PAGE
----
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Grammar of American Sign Language

written by: Sonal Panse • edited by: Rebecca Scudder • updated: 3/2/2012

ASL is the sign language developed by the deaf community in America. Recognized as a separate language, it's quite different from English or other sign languages like British Sign Language, Thai Sign Language and so on. Like all languages, it has its own grammatical rules and structure.

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    Grammar of American Sign Language:

    Grammar in any language is a set of rules about how that language may be used. These rules are decided by a majority of the people who use that language. These rules are not rigid, but flexible and may change with time or new ones may be introduced. Or different users may make certain grammatical interpretations of their own. It is the same with ASL. The grammar rules used by the older generation may not necessarily be followed to the letter by the younger generation.

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    Now to some ASL grammar rules:

    1. In ASL, conveying the concept or thought is more important than conveying the correct sentence structure. So ASL is used in a social setting, for example, but Signed English (SE) is used in situations where it is necessary to sign every word to convey the entire sentence structure.

    In English, you might say - “I have two cats”

    In Signed English (SE), you would sign each word of the sentence “I have two cats”

    In ASL, it is enough to sign “Two” and then “Cats” and then point yourself “Me”

    2. In ASL, sentences follow a 'topic' 'comment' structure. The subject of the sentence is the topic and the word/phrase giving information about the topic is the comment. The object of the sentence can also be used as the topic. Word order is less important than conveying the correct meaning with the correct sign in the correct context.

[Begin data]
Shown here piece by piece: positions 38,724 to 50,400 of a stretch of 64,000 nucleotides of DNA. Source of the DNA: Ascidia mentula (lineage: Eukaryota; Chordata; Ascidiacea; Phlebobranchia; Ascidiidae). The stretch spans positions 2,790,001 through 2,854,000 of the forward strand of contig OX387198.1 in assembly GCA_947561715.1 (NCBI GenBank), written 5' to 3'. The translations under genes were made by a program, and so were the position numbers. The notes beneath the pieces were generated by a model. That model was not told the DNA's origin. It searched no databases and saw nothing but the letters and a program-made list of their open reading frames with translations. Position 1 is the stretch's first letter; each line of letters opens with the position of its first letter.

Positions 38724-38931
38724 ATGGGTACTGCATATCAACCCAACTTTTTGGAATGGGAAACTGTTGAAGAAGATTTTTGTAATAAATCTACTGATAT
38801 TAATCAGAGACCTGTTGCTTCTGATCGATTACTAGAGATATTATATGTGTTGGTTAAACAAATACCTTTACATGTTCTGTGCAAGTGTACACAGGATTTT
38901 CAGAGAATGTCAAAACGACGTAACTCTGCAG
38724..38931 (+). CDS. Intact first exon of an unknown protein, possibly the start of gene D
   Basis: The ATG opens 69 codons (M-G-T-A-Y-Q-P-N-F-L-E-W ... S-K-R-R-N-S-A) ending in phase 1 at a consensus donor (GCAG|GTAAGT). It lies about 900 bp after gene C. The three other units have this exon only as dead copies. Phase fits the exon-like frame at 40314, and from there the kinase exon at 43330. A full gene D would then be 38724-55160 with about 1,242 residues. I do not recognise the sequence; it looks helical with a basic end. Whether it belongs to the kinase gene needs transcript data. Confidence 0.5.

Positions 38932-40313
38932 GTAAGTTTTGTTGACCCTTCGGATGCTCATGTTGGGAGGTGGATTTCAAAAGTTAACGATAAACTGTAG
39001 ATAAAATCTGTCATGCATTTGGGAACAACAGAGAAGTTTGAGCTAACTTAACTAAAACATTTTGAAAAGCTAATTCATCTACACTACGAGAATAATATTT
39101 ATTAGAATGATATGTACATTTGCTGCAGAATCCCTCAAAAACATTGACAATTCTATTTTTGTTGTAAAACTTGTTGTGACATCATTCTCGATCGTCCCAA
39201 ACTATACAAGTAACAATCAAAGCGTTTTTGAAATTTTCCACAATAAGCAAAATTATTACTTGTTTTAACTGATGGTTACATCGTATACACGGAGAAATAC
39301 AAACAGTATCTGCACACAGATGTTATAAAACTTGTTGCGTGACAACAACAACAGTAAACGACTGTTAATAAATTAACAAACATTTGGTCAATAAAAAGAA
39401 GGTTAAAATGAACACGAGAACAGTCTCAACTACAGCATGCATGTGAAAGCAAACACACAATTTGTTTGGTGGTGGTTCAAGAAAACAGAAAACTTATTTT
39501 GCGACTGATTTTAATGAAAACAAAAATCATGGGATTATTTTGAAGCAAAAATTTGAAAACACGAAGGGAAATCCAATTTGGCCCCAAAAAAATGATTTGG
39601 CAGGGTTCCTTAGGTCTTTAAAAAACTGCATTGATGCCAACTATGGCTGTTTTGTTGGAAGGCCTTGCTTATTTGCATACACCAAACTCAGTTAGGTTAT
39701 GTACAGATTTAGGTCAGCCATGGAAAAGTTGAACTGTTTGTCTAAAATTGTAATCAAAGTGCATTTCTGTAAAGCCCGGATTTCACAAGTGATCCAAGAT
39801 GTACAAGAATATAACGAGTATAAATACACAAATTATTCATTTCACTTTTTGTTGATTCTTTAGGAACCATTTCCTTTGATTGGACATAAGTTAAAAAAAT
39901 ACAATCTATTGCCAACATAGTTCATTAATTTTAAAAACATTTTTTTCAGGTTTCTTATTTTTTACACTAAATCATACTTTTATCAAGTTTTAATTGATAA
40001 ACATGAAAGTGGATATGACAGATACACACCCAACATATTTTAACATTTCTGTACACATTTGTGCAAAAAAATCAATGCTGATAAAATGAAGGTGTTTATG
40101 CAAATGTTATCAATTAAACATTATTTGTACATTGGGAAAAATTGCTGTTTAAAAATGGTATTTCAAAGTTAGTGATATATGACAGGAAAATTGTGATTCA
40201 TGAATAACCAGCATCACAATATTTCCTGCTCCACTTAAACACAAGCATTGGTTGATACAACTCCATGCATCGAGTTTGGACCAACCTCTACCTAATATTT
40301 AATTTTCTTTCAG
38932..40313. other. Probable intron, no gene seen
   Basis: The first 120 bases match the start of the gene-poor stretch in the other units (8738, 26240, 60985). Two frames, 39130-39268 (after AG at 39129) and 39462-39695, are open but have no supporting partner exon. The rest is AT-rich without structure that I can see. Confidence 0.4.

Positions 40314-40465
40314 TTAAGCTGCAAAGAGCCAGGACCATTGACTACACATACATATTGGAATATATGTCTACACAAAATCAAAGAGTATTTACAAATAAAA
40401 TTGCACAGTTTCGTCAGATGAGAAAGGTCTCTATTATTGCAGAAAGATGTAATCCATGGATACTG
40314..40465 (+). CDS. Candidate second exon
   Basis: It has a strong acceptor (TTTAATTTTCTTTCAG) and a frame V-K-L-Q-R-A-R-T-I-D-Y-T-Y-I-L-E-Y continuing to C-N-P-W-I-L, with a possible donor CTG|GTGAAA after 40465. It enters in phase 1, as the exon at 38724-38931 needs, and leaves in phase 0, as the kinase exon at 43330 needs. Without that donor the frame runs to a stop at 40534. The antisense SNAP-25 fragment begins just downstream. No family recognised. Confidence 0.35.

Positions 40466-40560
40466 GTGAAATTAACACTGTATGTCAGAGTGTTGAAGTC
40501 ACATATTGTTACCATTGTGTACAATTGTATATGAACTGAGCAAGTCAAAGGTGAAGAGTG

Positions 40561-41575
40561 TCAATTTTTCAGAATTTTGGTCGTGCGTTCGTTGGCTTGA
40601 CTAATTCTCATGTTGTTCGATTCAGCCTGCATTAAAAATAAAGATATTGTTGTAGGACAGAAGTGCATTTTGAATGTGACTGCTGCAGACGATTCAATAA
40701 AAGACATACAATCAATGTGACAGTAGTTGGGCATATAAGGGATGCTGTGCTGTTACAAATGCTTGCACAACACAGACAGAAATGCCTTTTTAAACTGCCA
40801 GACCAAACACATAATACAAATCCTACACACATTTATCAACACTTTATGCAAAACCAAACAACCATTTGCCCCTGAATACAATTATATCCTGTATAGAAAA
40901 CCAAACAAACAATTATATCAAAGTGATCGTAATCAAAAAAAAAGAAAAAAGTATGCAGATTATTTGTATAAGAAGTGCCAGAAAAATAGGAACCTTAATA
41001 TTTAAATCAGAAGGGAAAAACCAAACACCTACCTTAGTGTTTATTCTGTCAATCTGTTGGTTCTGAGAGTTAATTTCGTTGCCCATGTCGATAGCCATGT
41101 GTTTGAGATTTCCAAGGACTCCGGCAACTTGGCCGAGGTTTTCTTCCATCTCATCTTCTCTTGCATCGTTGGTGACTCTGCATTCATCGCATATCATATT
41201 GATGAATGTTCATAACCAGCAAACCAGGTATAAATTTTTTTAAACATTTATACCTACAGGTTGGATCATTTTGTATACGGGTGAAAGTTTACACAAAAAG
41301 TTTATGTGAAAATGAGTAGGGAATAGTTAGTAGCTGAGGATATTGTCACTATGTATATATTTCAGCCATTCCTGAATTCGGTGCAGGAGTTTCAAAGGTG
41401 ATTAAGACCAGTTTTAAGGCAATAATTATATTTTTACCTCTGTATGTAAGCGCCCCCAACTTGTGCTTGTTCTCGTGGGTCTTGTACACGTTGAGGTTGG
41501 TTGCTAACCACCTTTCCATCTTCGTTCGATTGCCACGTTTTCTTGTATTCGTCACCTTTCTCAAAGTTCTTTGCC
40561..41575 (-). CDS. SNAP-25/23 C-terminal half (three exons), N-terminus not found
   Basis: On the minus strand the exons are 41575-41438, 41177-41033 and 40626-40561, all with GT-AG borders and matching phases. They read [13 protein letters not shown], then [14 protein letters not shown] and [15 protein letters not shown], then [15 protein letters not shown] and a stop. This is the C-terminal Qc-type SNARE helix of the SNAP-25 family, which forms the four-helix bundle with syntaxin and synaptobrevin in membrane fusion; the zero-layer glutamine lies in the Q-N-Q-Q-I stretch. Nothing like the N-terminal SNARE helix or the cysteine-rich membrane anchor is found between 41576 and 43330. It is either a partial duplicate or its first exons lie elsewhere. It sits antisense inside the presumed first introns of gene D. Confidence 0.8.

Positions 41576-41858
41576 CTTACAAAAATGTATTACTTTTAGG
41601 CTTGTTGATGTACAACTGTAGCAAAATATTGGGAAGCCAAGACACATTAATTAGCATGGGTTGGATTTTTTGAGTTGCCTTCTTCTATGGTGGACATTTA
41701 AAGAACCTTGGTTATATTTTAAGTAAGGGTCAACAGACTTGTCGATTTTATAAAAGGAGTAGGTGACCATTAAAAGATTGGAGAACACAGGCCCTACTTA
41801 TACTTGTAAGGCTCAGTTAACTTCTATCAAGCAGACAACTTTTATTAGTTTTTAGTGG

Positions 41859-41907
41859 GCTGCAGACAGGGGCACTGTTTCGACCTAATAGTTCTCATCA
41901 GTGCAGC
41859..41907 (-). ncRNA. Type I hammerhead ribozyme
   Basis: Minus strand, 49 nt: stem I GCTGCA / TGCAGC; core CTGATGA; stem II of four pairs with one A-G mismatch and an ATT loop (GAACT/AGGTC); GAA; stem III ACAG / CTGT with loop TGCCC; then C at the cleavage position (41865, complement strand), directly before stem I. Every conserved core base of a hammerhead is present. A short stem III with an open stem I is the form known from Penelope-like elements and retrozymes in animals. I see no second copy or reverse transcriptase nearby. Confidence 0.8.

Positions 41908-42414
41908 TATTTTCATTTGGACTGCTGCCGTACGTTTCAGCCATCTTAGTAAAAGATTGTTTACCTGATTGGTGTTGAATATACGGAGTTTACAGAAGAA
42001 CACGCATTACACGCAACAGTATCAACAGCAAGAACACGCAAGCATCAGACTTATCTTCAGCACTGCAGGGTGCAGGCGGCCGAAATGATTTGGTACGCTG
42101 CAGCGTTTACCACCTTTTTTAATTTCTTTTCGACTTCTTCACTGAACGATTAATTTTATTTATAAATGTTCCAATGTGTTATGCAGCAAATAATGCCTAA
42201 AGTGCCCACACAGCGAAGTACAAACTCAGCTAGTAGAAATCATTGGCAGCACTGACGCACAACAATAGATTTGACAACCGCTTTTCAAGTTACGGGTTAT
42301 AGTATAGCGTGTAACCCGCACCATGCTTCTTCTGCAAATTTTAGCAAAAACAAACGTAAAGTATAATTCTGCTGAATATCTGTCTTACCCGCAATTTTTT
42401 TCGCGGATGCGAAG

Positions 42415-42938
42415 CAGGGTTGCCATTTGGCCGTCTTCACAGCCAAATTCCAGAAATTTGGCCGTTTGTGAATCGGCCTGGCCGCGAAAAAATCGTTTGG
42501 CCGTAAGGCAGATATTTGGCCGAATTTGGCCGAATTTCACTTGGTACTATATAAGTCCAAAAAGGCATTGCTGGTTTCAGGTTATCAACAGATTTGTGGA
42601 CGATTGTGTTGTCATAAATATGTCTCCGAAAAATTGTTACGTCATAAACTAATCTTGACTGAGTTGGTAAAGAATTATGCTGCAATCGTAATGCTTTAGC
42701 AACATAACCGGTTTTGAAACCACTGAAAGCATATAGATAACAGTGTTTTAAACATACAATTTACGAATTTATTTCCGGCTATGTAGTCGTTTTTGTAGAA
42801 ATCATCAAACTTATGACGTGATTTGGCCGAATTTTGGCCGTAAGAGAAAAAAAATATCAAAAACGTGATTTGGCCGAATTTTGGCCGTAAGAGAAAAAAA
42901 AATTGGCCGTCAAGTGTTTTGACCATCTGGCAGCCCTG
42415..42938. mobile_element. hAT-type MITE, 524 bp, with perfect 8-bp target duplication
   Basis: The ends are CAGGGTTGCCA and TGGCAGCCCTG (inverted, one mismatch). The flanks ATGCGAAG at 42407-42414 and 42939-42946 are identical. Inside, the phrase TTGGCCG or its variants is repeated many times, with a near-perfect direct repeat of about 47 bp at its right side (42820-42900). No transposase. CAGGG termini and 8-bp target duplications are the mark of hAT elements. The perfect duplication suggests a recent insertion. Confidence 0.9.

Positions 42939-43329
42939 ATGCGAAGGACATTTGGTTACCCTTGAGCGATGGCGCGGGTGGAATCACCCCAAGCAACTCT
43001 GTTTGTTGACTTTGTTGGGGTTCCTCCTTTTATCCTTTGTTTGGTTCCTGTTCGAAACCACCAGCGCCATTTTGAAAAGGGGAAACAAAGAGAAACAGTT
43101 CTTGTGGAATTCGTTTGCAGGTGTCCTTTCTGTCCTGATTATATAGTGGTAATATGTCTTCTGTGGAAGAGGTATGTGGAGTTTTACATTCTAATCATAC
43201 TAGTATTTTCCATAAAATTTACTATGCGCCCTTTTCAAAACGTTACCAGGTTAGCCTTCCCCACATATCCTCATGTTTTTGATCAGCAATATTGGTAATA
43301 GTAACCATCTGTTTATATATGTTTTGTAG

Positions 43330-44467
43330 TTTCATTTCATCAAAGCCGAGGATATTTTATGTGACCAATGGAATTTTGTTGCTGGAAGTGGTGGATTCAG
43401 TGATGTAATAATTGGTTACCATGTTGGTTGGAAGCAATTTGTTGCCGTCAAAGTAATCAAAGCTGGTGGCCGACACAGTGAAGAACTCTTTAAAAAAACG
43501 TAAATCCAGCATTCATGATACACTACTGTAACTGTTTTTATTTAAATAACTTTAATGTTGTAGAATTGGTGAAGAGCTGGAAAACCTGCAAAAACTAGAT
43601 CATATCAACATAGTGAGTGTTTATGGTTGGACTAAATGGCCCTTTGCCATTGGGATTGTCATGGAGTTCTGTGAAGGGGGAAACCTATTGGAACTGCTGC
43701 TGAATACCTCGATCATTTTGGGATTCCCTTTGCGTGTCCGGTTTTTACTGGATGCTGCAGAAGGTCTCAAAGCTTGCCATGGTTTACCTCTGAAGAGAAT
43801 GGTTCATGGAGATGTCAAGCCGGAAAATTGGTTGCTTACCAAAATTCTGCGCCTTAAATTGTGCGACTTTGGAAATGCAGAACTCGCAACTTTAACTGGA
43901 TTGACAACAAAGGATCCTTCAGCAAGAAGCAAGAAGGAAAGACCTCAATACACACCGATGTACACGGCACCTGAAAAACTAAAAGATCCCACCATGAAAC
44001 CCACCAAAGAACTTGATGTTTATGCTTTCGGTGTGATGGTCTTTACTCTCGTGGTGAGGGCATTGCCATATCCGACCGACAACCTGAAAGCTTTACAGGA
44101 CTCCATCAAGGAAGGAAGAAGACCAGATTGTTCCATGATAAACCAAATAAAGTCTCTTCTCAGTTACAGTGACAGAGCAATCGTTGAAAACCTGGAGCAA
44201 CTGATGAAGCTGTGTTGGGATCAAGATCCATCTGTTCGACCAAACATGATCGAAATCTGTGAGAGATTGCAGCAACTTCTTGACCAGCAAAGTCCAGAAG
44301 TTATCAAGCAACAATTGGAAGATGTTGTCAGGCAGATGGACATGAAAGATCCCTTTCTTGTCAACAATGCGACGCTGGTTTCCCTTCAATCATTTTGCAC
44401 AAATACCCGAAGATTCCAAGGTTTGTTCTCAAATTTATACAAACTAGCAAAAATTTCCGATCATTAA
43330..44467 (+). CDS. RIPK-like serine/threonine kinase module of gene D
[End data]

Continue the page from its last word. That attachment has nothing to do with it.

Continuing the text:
In English, you might say - “I walk my dog”

    In ASL, you could sign - “My Dog” “I" “Walk”

    3. In ASL, for past and future tenses, time frame is established at the beginning of the sentence in a “Time” “Topic” “Comment” structure. You can also sign "Past" or "Finish" to convey past tense or a completed action, but this isn't really necessary. The meaning will be understood according to the context of the sentence. ASL does not have separate signs for suffixes like 'ing' or 'ed'.

    In English, you might say - “I'm going tomorrow” or “I worked yesterday”

    In ASL, you could sign - “Tomorrow” “I” “Go” or “Tomorrow” “Go” “I”. And “Yesterday” “I” “Work”

    4. In ASL, to convey the concept of the first-person singular personal pronoun “I”, you simply point an index finger at yourself or touch it to your chest. To refer to another person, you point at him/her to mean “Him/Her”. If there are several persons, point to the right and sweep finger more to the right to convey "They".

    If the person you are referring to is not present, you can first identify him/her by spelling out the name and then point your index finger at a point in the signing space to set that as a referent. So the next time you mention that person you indicate toward that point again. This is called indexing.

    5. In ASL, the question words like What, Where, Why, When, Whose, Whom are always appended at the end of the sentence with a question mark sign

    In English, you might ask - “What are you doing?”

    In ASL, you will sign “You” “Doing” “What” with a raise of eyebrows and a questioning look.

    As ASL is a visual language, facial expressions are very important. Most ASL speakers make eye contact and watch the expressions on each other's faces when talking; they don't concentrate solely on the hand signs.